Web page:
greater than 0.35.The selected point in time was the 21st June, 12:00PM

which is the solstice.

The methodology for calculating the glare coefficient can therefore be

summarised as follows. First, a set of 125 design variants were generated

from the parametric model. For each of these design variants, daylight

autonomy without blinds and daylight autonomy with blinds was calculated

for the 21st June, 12:00PM.The two sets of results for daylight autonomy

(without blinds and with blinds) were then plotted on a graph in Excel and a

linear regression was then performed.The glare coefficient is then equal to

the regression coefficient, which in this case was 0.69.

Figure 6 shows the workflows for the various software tools, including

Evalglare.This figure may be compared to Figure 3.

94 Thian-Siong Choo and Patrick Janssen

4.2 Optimisation Phase

The same settings are used as for the first demonstration. Galapagos is

executed with a population of 30 and initial boost of 2%.The maintain level

is set at 10% and inbreeding at 75%.The system was executed on a single

computer with an i5 Intel core CPU of 3.5GHz with 8GB of RAM, on 64

bits Windows.

Figure 6:Workflow of different

software tools for demonstration 2,

including the Evalglare software tool.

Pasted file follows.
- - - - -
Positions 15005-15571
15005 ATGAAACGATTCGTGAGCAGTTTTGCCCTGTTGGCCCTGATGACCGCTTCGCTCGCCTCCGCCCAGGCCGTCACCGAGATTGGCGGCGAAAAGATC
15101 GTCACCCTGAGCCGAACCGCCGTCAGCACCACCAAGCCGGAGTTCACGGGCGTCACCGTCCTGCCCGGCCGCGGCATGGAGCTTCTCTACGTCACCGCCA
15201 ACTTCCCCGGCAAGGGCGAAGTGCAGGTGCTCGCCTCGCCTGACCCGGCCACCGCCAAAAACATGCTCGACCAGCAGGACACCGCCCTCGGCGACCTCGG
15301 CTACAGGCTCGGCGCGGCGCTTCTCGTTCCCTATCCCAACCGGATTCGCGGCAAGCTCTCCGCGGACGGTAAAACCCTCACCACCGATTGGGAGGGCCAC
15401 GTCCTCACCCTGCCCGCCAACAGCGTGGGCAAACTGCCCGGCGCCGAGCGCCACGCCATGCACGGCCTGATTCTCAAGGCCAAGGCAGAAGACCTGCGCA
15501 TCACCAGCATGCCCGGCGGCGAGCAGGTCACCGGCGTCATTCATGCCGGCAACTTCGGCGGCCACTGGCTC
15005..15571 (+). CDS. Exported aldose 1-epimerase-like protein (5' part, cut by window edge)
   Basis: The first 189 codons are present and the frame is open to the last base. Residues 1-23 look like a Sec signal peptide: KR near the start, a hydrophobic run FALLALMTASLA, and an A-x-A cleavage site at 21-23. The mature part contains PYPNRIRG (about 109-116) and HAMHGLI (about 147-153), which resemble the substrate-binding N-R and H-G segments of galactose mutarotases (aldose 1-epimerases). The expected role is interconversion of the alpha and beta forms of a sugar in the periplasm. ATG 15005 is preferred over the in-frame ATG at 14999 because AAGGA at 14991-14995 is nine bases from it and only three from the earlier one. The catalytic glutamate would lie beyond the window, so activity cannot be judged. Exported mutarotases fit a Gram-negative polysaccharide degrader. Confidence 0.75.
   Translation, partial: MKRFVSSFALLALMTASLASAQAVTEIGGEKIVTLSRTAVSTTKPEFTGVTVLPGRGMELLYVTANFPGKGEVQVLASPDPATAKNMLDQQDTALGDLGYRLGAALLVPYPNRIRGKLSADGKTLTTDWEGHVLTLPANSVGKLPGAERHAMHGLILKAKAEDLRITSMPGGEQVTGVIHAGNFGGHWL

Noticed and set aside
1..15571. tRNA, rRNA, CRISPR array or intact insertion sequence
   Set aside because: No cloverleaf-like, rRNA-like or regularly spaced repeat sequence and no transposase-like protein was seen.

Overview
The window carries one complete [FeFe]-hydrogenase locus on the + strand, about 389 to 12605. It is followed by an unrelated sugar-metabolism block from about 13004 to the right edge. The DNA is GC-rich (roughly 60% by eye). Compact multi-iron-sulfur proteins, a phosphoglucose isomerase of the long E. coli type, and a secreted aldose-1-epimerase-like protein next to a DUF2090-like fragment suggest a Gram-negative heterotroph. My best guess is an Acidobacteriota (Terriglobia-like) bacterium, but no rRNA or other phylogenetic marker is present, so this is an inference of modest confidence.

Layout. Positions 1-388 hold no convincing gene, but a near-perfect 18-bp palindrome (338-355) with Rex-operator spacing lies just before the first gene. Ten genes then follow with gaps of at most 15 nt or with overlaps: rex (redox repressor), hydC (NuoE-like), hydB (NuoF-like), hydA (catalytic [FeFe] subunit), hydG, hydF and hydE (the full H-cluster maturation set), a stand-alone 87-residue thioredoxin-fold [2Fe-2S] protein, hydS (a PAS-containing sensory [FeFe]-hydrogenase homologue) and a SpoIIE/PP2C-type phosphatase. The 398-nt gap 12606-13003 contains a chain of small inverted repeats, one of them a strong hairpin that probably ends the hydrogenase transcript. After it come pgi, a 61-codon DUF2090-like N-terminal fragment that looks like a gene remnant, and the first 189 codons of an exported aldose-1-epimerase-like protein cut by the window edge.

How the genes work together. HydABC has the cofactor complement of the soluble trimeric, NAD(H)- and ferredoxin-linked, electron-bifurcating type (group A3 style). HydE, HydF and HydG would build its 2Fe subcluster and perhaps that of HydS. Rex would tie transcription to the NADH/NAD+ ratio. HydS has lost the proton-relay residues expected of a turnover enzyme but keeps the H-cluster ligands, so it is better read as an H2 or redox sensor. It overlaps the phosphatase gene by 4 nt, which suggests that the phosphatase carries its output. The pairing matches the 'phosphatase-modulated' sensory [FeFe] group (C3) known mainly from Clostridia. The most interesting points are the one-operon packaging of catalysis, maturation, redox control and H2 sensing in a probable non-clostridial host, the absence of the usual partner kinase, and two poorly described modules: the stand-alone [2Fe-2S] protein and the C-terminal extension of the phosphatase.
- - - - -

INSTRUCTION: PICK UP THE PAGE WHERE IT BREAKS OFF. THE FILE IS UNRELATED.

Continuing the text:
Figure 7: Left: 3D plot of results for

optimisation with enhanced daylight

savings. Right: Optimized design variant

for demonstration 2.

95Evolutionary Optimisation of Semi-transparent Building Integrated Photovoltaic Facades

The optimization process ran for 14 days 17 hours,generating a total of

1771 design variants.The design variant with the best fitness is variant

number 861, with a total electricity savings of -674 kWh·a-1 (see Figure 7

right).As with the previous demonstration, a 3D Pareto graph is plotted in

order to better understand the relationships between the design variants

(see Figure 7 left).

4.3 Validation Phase

Similarly to demonstration 1, in the final validation phase, the designs from

the Pareto front were selected and analysed (shown as grey dots on Figure

7).The results confirmed the performance improvements with respect to

the base case shown in Figure 4.

5. DISCUSSION

The results from the two demonstrations are compared at three different

levels: in terms of the performance of design variants; in terms of the visual

differentiation of the design variants; and in terms of the speed of execution

of the optimisation algorithm. In order to aid in the comparison of design

variants, selected designs from the Pareto fronts for the two

demonstrations are shown in Figure 8.

5.1 Performance of design variants

The total electricity savings has a range from worst to best of - 2,102

kWh·a-1 to -131 kWh·a-1.For the first demonstration, the total electricity

savings for the design variants on the Pareto front ranged from -131 kWh·a-